Ahh! You're finally feeling good! You suffer with bipolar disorder and think that feeling good sometimes is viewed like an extravagance. Unfortunately, though, you recognize those little telltale signs that a bipolar disorder related manic episode is approaching.

This is when you ask yourself, 'Do I really need to control this manic episode? Can I just ignore, this once, that I have bipolar disorder and then actually enjoy feeling high?'

Many individuals suffering with bipolar disorder may feel seduced into thinking that they don't really need their medicine for bipolar disorder during this time. That's exactly why it's important to have a bipolar disorder support team in place to help you get through this. You just might need the help of your family and friends to help you stick to your bipolar disorder treatment plan. Oh! How easy it would be to just ignore it right now!

Realistically, though, early treatment of a bipolar disorder related manic episode allows you to manage your illness. It puts you squarely in control of the bipolar disorder. This not only goes a long way to your self confidence, but it also means you'll encounter far less disturbances in your life as well.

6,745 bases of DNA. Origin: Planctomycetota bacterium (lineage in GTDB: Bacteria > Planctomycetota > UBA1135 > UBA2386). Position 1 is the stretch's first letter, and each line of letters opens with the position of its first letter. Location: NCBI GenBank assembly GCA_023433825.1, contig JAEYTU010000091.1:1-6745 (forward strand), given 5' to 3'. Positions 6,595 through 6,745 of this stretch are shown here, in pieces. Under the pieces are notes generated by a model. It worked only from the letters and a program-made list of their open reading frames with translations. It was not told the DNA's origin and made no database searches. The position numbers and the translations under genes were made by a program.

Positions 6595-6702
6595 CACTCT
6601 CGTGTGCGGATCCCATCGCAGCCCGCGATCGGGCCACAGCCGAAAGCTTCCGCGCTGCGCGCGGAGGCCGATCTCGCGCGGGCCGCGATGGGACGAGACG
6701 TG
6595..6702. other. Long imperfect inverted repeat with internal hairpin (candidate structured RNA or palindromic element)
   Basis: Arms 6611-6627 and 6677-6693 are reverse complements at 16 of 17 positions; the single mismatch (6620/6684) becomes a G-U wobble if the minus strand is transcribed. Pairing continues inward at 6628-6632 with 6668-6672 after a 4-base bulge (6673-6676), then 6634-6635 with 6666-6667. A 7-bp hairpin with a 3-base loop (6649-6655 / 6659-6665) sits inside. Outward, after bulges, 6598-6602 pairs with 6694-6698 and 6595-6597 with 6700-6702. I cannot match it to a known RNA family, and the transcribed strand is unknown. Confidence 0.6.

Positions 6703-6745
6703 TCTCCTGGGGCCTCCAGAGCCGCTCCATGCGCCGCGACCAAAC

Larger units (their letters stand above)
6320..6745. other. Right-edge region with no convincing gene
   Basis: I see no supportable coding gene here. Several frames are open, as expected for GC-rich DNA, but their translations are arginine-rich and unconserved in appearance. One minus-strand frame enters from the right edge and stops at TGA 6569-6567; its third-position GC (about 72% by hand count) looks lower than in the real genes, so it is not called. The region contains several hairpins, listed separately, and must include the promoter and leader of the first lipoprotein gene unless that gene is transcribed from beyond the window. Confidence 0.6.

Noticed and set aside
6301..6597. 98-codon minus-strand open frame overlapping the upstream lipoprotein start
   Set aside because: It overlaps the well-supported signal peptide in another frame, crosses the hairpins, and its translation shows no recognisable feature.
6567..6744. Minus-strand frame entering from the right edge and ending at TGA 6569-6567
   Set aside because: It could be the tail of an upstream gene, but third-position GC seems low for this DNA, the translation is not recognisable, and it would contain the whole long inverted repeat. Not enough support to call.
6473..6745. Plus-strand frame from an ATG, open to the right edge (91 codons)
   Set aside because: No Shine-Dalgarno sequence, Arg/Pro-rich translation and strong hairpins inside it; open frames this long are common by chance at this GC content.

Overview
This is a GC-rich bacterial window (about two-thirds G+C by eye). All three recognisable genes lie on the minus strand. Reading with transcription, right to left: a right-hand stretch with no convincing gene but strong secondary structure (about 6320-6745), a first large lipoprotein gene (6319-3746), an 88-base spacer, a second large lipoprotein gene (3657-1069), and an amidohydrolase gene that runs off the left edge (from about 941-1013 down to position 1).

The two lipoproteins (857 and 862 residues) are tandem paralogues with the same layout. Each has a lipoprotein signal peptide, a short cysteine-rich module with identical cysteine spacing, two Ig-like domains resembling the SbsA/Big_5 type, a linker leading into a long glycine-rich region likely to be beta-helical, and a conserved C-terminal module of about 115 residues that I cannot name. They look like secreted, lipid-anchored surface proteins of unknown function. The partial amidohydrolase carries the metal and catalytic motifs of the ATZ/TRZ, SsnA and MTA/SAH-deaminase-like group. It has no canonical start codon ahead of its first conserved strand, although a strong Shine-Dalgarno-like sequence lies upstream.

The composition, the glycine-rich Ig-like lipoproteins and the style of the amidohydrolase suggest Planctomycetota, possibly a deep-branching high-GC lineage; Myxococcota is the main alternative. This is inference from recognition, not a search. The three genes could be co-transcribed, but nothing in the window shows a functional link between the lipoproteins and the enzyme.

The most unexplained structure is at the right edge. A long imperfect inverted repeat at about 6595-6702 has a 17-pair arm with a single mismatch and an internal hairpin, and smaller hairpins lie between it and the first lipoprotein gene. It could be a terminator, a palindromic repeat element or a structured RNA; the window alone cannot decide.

By managing that seductive manic high of your bipolar disorder, you are avoiding potentially impulsive and very often destructive manic behaviors. This, in turn, helps you have less long-term repercussions due to your bipolar disorder.

Some behaviors associated with a manic episode of bipolar disorder can, indeed, have serious consequences for you as well as those around you. Uncontrolled manic episodes of bipolar disorder can lead to minor, frustrating annoyances like spending too much money to driving recklessly and causing a terrible accident. It's best not to ignore the early warning signs of your manic episode. Taking the medication for your bipolar disorder as prescribed by your doctor is your best route to staying healthy - every day!

Almost 6 million adult Americans suffer with bipolar disorder. This mental health concern is characterized by the sometimes rapid mood swings from a very low emotional feeling of depression - for some so severe that suicide is considered - to the complete other extreme of a euphoric mania.

There is currently no cure for bipolar disorder - which used to be called manic depression - but it can be controlled with a combination of prescription medications and cognitive behavior therapy.